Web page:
Customer relations management is generic, that is, the techniques involved are not specific to any particular product or service or market segment. As such, it cannot function as a marketing differentiator. In contrast, customer service requires product-specific knowledge, skills, and experience. And as such, a highlight of customer service can be combined with a core product to create a unique value-added package that is uniquely differentiated in the market. We recommend you have a closer look at customer relations management and customer service with a great online resource, Customer Relations Management Versus Customer Service.
Beware of Negative Differentiation
One of the pitfalls to watch out for is negative differentiation. This occurs when you end up not offering a feature, value, or benefit that is commonly available from your competition in the market.
For example, I recently consulted in the start-up planning and management of a new line of yachts. In the course of discussions about marketing and related issues, we came to the topic of how to structure warranty coverage. One suggestion tabled was that the new line should have a limited 5-year structural warranty. I observed that might be too short from a marketing standpoint in today’s market, as many of the higher-end production and semi-production yachts have, in the last decade, gone to 10-year limited structural warranties. Which would make a 5-year structural warranty a negative differentiator.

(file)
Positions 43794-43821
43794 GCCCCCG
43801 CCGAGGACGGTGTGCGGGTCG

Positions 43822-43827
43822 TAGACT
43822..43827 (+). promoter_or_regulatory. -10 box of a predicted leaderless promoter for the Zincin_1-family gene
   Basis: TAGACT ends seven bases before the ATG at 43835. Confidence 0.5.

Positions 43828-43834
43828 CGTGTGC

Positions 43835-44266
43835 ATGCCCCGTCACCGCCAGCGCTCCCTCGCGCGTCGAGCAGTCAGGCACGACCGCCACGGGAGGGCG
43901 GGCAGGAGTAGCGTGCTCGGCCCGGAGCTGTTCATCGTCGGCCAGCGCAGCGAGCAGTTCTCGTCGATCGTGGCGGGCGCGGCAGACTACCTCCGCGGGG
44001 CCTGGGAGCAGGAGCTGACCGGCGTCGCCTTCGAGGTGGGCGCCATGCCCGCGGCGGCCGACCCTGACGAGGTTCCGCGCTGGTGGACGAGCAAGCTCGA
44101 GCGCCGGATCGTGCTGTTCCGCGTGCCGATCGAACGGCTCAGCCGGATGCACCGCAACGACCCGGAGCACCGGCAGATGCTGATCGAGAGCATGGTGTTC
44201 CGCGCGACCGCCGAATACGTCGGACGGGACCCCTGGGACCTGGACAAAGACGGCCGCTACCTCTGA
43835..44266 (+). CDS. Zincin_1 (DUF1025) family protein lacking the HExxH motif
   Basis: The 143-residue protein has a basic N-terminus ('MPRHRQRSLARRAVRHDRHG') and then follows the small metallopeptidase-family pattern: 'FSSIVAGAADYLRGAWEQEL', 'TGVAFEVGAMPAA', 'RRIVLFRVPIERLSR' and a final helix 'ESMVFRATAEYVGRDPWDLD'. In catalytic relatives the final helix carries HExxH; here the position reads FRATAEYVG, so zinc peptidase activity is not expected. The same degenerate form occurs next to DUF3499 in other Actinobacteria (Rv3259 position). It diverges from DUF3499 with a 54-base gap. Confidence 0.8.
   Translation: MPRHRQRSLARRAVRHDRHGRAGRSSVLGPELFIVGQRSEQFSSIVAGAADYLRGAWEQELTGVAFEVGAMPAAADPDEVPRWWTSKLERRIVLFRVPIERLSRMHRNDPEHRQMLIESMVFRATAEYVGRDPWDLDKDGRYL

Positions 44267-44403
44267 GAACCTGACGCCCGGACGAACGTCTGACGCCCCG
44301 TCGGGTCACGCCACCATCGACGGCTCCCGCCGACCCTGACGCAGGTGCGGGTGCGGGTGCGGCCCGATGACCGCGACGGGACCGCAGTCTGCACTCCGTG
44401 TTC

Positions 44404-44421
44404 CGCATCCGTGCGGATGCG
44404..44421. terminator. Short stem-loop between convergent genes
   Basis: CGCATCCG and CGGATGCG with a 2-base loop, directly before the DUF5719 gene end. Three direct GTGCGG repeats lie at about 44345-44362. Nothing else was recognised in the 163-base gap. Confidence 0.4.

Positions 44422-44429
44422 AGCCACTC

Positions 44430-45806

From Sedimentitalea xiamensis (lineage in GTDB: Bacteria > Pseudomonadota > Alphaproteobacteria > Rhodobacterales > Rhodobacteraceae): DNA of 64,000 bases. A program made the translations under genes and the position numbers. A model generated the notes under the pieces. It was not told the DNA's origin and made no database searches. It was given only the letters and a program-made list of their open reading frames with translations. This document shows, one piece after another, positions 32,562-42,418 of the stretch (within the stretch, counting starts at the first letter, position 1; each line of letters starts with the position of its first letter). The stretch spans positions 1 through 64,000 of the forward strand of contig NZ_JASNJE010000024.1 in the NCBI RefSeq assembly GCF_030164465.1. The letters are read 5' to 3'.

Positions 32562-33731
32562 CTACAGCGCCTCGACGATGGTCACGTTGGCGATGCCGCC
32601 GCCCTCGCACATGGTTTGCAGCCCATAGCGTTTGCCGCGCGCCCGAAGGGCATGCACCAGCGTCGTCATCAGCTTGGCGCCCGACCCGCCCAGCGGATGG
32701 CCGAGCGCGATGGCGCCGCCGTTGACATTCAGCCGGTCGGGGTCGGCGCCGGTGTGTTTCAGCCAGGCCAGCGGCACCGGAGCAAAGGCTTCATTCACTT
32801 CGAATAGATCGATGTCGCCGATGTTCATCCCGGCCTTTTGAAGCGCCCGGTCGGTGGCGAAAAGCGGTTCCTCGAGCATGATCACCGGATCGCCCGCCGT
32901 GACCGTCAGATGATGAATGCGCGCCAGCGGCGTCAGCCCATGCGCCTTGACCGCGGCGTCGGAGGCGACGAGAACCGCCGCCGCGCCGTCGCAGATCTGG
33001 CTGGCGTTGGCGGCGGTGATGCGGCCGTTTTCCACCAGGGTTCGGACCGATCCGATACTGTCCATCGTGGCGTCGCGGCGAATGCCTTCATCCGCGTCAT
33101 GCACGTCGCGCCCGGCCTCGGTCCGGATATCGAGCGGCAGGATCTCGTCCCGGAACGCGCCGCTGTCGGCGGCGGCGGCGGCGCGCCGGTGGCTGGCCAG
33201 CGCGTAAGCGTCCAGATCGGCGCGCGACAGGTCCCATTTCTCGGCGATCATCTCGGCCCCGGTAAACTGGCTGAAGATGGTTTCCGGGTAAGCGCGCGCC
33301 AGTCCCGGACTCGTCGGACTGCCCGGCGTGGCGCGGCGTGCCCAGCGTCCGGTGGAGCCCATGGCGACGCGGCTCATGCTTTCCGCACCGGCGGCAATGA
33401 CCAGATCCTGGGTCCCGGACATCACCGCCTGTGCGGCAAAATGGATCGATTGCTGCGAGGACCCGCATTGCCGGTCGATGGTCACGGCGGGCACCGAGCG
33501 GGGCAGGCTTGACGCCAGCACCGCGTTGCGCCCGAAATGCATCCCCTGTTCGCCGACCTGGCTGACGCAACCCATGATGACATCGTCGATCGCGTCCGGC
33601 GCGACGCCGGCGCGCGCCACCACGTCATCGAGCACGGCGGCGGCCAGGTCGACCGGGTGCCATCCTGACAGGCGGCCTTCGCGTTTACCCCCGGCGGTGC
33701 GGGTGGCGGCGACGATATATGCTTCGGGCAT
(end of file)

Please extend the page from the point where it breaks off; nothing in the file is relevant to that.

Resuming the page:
The counter-observation was that ten years was inordinately long and that, anyway, if no problems showed up within five years, it was highly unlikely any would in ten years. To which I argued that if no problems were likely to show up in ten years that had not shown up in the first five, there was no disadvantage to extending the structural warranty to ten years. And that not to do so would present a strong negative impression to potential buyers, given that ten years was common among a significant percentage of the key competition. Fortunately, in this case, my client could see the forest for the trees in the matter.